Dynamic binding capacity conditions: 1 mg/ml (histidine)6-tagged pure protein (Mr 43 000) in binding buffer or (histidine)6-tagged protein (Mr 28 000) bound from E. coli extract. Capacity at 10% breakthrough. 0.25 ml/min or 1 ml/min, respectively 20 mM sodium phosphate, 0.5 M NaCl, 5 mM imidazole, pH 7.4 20 mM sodium phosphate, 0.5 M NaCl, 0.5 M imidazole, pH 7.4

Sample:

Column volume: 0.25 ml or 1 ml Flow rate: Binding buffer: Elution buffer:


2 3

Note: Dynamic binding capacity is protein dependent. H2O at room temperature. Ni2+-stripped medium.

Handbook 18-1142-75AC 203

Table 34. Characteristics of HisTrap FF crude.

Medium Average particle size Column volume Column dimensions Dynamic binding Max. pressure2 Compatibility during use Chemical stability3 capacity1 Recommended flow rate2

Ni Sepharose 6 Fast Flow 90 m 1 ml and 5 ml 0.7 2.5 cm (1 ml); 1.6 2.5 cm (5 ml) Approx. 40 mg histidine-tagged protein/ml medium 1 ml/min (1 ml); 5 ml/min (5 ml) 3 bar (0.3 MPa, 42 psi) Stable in all commonly used buffers, reducing agents, denaturing agents and detergents. See Table 30 for more information. For one week at 40C: 0.01 M HCl, 0.1 M NaOH For 12 h: 1 M NaOH, 70% acetic acid 30 min tested: 30% 2-propanol 1 h tested: 2% SDS 214 (short term), 312 (long term) 20% ethanol 430C

pH stability3 Storage Storage temperature


1

Dynamic binding capacity conditions: 1 mg/ml (histidine)6-tagged pure protein (Mr 43 000) in binding buffer or (histidine)6-tagged protein (Mr 28 000) bound from E. coli extract. Capacity at 10% breakthrough. 0.25 ml/min or 1 ml/min, respectively 20 mM sodium phosphate, 0.5 M NaCl, 5 mM imidazole, pH 7.4 20 mM sodium phosphate, 0.5 M NaCl, 0.5 M imidazole, pH 7.4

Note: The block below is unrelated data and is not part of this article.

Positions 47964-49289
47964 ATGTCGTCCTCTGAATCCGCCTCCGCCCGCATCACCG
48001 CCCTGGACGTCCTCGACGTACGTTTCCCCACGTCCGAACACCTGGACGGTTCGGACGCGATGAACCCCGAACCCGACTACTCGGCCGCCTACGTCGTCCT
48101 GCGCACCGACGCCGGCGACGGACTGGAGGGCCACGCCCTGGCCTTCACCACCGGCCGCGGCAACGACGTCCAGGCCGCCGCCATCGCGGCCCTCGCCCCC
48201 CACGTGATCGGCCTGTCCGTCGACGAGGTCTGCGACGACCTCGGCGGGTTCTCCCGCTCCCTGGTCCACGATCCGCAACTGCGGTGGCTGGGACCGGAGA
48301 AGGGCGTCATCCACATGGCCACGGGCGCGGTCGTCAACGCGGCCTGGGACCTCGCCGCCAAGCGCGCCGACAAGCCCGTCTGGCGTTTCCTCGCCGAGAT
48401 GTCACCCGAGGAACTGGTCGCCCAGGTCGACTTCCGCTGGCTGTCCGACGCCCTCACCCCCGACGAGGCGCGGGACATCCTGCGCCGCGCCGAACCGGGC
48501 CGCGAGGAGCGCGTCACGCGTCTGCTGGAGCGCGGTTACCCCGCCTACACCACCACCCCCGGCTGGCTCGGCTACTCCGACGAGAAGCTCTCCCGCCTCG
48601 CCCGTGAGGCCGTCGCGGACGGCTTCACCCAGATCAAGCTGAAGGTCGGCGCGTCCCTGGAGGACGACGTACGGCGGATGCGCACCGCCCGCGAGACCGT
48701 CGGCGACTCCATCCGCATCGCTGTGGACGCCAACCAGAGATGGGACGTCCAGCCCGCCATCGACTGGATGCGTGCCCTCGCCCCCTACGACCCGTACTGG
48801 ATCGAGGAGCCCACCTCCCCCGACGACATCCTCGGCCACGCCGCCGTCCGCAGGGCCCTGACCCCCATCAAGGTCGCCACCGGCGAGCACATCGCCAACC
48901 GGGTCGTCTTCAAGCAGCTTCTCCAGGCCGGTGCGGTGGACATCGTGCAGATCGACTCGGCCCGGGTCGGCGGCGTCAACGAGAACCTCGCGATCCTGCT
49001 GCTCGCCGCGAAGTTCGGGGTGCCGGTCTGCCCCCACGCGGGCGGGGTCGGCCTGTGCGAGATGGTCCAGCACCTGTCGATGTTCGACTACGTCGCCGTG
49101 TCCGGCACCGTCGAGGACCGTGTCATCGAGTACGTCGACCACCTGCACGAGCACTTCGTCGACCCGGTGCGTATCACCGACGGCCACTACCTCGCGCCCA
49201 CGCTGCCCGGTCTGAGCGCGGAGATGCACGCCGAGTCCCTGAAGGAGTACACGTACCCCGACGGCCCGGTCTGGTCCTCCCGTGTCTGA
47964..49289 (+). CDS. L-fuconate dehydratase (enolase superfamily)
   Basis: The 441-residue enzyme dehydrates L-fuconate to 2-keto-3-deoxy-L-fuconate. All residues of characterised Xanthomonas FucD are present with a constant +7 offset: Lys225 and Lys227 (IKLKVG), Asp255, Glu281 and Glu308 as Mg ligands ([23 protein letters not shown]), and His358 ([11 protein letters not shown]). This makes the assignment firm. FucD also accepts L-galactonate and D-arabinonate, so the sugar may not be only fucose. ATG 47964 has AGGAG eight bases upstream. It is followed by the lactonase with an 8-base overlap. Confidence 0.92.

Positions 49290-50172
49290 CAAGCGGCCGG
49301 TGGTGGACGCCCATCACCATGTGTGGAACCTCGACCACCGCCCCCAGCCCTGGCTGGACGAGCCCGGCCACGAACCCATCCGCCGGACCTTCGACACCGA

Sample:

Column volume: 0.25 ml or 1 ml Flow rate: Binding buffer: Elution buffer:


2 3

Note: Dynamic binding capacity is protein dependent. H2O at room temperature. Ni2+-stripped medium.

Table 35. Characteristics and contents of HisTrap FF crude Kit.

Contents of kit

3 1 ml HisTrap FF crude columns 1 2 50 ml phosphate buffer, 8 stock, pH 7.4 50 ml 2 M imidazole, pH 7.4 1 syringe, 5 ml Connectors Instructions

See Table 34 for the characteristics of HisTrap FF crude columns.

Table 36. Characteristics of His GraviTrap.

Medium Average particle size Bed volume Column material Protein binding capacity1 Compatibility during use Chemical stability2

Ni Sepharose 6 Fast Flow 90 m 1 ml Polypropylene barrel, polyethylene frits Approx. 40 mg histidine-tagged protein/column Stable in all commonly used buffers, reducing agents, denaturing agents and detergents. See Table 30 for more information. For one week at 40C: 0.01 M HCl, 0.1 M NaOH For 12 h: 1 M NaOH, 70% acetic acid 30 min tested: 30% 2-propanol 1 h tested: 2% SDS 20% ethanol 430C

Storage Storage temperature


1 2

Protein binding capacity is protein dependent. Ni2+-stripped medium.

204 Handbook 18-1142-75AC